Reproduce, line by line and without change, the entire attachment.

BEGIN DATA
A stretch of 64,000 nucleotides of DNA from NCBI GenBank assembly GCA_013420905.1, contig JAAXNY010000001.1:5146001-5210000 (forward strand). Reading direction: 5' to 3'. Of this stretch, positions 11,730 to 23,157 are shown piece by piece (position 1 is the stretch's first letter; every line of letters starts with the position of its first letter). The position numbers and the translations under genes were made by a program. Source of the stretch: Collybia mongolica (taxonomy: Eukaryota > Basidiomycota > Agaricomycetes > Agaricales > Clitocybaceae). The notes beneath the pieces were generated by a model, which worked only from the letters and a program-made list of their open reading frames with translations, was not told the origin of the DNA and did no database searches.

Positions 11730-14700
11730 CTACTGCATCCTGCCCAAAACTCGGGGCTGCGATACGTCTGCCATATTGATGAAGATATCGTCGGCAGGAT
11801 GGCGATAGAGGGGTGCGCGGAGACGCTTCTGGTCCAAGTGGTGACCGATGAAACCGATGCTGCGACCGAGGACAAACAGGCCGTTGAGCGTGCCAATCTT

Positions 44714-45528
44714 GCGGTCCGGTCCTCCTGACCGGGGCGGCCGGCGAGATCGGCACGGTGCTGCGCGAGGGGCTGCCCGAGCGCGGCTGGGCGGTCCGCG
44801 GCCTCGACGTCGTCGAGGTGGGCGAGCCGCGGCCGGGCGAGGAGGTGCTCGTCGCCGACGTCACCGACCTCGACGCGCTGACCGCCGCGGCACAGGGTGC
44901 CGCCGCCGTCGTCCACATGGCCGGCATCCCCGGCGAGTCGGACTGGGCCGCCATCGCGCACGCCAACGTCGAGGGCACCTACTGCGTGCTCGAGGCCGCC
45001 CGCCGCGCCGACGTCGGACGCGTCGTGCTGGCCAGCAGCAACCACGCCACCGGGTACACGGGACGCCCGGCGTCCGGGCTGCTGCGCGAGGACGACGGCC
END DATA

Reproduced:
A stretch of 64,000 nucleotides of DNA from NCBI GenBank assembly GCA_013420905.1, contig JAAXNY010000001.1:5146001-5210000 (forward strand). Reading direction: 5' to 3'. Of this stretch, positions 11,730 to 23,157 are shown piece by piece (position 1 is the stretch's first letter; every line of letters starts with the position of its first letter). The position numbers and the translations under genes were made by a program. Source of the stretch: Collybia mongolica (taxonomy: Eukaryota > Basidiomycota > Agaricomycetes > Agaricales > Clitocybaceae). The notes beneath the pieces were generated by a model, which worked only from the letters and a program-made list of their open reading frames with translations, was not told the origin of the DNA and did no database searches.

Positions 11730-14700
11730 CTACTGCATCCTGCCCAAAACTCGGGGCTGCGATACGTCTGCCATATTGATGAAGATATCGTCGGCAGGAT
11801 GGCGATAGAGGGGTGCGCGGAGACGCTTCTGGTCCAAGTGGTGACCGATGAAACCGATGCTGCGACCGAGGACAAACAGGCCGTTGAGCGTGCCAATCTT

Positions 44714-45528
44714 GCGGTCCGGTCCTCCTGACCGGGGCGGCCGGCGAGATCGGCACGGTGCTGCGCGAGGGGCTGCCCGAGCGCGGCTGGGCGGTCCGCG
44801 GCCTCGACGTCGTCGAGGTGGGCGAGCCGCGGCCGGGCGAGGAGGTGCTCGTCGCCGACGTCACCGACCTCGACGCGCTGACCGCCGCGGCACAGGGTGC
44901 CGCCGCCGTCGTCCACATGGCCGGCATCCCCGGCGAGTCGGACTGGGCCGCCATCGCGCACGCCAACGTCGAGGGCACCTACTGCGTGCTCGAGGCCGCC
45001 CGCCGCGCCGACGTCGGACGCGTCGTGCTGGCCAGCAGCAACCACGCCACCGGGTACACGGGACGCCCGGCGTCCGGGCTGCTGCGCGAGGACGACGGCC